The History of Extension Education


The mission of the University of Missouri Extension is to extend research-based information and education to improve the lives of citizens. From time to time, it is important to revisit history and reflect on how Extension has evolved.


The practice of living off the land is well documented in early American history.  Tisquantum, more commonly known as Squanto, was a Native North American of the Patuxet tribe that occupied the coastal area west of Cape Cod Bay in the late 16th early 17th century.  To support their society, agricultural practices included clearing fields, breaking ground, and fertilizing the soil with fish and crustaceans and weeding was typically done with clam-shell hoes.  This horticulture practice was necessary to accumulate surplus for winter needs and trade with the English settlers. Legend has it that after a period of famine, Squanto was credited with giving the first “Extension” demonstration to the Pilgrims on proper planting and harvesting techniques. Following that growing season, the first Thanksgiving feast or harvest festival occurred with more Indians present than Pilgrims.


Some 200 years later, the United States made formal attempts to continue this teaching and Extension through various Acts of Congress.  The land-grant mission was established by the Morrill Act of 1862 to promote the liberal and practical education of various social classes, pursuits, and professions in life. It was followed by the Hatch Act of 1887 to ensure that the necessary basic and applied agricultural research would be conducted by state colleges of agriculture in cooperation with the federal government, which is now represented by the U.S. Department of Agriculture. The Morrill Act of 1890, which established Lincoln University, provided additional funds to ensure that the land grants were open to all citizens without regard to race.


In 1899, Congressman Willard Vandiver conveyed, “I come from a state that raises corn and cotton, cockleburs and Democrats, and frothy eloquence neither convinces nor satisfies me. I’m from Missouri, and you have got to show me”.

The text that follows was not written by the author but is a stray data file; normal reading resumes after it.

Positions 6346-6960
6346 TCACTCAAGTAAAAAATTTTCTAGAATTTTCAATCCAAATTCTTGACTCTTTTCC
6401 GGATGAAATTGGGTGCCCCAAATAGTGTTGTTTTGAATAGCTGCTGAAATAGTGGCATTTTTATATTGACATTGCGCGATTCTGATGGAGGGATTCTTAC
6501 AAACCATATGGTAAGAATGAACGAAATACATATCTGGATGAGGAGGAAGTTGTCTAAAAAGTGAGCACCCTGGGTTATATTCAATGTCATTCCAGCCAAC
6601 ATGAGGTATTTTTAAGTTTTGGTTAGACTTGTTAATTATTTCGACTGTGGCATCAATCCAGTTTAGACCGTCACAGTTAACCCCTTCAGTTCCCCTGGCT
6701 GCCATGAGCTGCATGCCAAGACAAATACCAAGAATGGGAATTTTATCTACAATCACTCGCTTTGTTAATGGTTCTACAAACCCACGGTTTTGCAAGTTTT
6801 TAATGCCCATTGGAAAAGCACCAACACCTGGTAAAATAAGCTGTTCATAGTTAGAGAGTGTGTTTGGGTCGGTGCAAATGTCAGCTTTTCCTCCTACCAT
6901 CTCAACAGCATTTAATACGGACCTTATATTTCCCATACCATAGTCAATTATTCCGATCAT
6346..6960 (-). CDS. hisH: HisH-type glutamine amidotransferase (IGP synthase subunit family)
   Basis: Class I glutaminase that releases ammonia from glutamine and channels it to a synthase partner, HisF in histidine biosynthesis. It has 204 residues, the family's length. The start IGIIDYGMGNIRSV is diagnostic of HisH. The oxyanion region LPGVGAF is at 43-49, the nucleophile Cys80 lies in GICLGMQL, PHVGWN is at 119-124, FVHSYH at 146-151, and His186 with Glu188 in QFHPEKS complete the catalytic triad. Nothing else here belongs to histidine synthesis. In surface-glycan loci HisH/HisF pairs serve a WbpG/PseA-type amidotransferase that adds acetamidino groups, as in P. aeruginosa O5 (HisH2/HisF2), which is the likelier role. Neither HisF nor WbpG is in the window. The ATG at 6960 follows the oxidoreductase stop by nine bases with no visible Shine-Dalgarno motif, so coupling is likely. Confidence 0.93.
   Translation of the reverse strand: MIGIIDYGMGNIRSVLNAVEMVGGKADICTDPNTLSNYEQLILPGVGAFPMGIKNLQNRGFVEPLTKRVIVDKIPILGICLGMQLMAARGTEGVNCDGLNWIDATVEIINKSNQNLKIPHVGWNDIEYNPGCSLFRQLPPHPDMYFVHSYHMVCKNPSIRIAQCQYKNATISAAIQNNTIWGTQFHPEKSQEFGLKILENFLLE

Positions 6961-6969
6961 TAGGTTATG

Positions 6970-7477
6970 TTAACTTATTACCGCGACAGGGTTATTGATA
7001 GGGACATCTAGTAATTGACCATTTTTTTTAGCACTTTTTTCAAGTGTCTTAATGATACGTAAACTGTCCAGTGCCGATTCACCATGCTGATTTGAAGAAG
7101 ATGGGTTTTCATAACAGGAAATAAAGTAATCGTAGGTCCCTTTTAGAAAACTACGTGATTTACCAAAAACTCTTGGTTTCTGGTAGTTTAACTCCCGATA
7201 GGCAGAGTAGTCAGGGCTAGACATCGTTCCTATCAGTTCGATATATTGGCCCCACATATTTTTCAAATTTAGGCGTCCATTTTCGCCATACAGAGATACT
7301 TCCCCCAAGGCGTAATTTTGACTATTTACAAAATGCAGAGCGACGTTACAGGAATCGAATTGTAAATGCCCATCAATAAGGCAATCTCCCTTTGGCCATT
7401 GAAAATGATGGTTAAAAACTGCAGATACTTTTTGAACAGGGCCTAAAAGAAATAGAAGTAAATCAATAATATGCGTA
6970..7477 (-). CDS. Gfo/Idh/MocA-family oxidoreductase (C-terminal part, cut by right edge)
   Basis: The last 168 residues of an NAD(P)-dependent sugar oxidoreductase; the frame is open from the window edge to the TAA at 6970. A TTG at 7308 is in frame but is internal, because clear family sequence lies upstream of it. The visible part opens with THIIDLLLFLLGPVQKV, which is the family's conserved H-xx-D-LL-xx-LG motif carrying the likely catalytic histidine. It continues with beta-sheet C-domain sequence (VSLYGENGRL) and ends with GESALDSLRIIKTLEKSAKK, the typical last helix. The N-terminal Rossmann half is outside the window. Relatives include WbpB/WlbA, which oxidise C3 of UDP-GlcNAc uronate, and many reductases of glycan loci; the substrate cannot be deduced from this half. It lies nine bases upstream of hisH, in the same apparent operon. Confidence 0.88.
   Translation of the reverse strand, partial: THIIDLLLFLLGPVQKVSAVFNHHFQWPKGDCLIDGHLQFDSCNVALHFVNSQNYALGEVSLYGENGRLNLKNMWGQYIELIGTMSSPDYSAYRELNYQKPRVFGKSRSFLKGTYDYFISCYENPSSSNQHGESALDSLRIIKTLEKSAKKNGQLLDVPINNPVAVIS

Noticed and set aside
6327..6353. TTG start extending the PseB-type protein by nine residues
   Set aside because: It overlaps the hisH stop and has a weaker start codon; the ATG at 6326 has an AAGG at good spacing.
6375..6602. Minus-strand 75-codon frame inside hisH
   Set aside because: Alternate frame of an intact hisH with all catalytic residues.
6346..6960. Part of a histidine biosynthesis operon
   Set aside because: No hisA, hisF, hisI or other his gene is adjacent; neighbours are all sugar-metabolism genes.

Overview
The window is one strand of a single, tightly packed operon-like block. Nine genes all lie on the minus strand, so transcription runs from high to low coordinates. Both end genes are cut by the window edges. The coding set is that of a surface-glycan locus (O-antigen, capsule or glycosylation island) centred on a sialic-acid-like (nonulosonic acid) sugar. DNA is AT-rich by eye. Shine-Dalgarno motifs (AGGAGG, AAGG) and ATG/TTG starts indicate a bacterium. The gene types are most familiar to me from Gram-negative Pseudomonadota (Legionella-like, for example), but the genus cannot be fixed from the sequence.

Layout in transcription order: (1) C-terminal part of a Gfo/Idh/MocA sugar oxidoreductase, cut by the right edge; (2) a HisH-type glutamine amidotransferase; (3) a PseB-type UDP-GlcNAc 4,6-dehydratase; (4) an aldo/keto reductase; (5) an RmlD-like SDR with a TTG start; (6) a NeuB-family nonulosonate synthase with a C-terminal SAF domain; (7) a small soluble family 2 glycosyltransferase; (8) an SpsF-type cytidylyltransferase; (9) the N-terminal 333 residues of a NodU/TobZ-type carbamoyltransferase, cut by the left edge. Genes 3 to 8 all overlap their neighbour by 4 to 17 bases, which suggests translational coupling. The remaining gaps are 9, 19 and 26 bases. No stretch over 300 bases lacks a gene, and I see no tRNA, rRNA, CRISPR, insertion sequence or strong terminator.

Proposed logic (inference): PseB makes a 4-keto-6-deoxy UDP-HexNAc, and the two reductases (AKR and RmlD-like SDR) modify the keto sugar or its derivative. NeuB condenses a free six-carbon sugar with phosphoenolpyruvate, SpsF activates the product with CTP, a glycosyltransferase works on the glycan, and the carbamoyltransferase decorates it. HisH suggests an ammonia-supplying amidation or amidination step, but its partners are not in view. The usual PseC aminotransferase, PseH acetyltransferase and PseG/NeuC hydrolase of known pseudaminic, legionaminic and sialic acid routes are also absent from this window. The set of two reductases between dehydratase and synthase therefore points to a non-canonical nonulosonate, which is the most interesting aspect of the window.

The University of Missouri (MU) land-grant institution has a history of innovation and excellence in soil science, research and Extension.  Historic Sanborn Field, third oldest long-term studies of its kind in the world has yielded important research findings since its establishment in 1888. Only the University of Illinois Morrow Plots and Rothamsted in England are older research sites.


In 1913, ten University of Missouri “Farm Advisors” were charged with assisting farmers with an epidemic of hog cholera, which threatened to destroy swine herds throughout Missouri. With the passage of the 1914 Smith-Lever act, 27 years after the land grant establishment, the Extension Service was in full swing. The Extension Service was established to provide a means of making research information readily available to those on the land and to assist in solving their individual problems. The Land Grant College was charged with the mission of taking unbiased research-based information to citizens at the local level. 


Since 1914, Extension educators have been responsible for adult education and improving the lives and economy of citizens at the local level.  It is well known that this delivery model enables adults to have the ultimate determination in what action they take because of that education.

Community engagement is critical to the success of Extension over the past century. Constituent feedback is instant which gives the Extension specialist a feeling of the pulse of the individual, community, or leader. That pulse, provides great incite on how to develop new and improved programming to serve the needs of the citizens at the local level.


Locally elected county, regional and state Extension council members serve as the interface between MU Extension and the local and state government. Council members have many opportunities to be key communicators and advocates for the valuable programs and work that Extension does in communities across the state.


Extension Specialists are often referred to as change agents.  While the culture, socio-economics, technologies, research and development change, so too does the Extension Specialist.  The ability of Extension to develop new educational programs, as needs change, keeps it as relevant today as to when Squanto educated the Pilgrims.


Source: Todd Lorenz, MU Extension Horticulture/Agronomy Specialist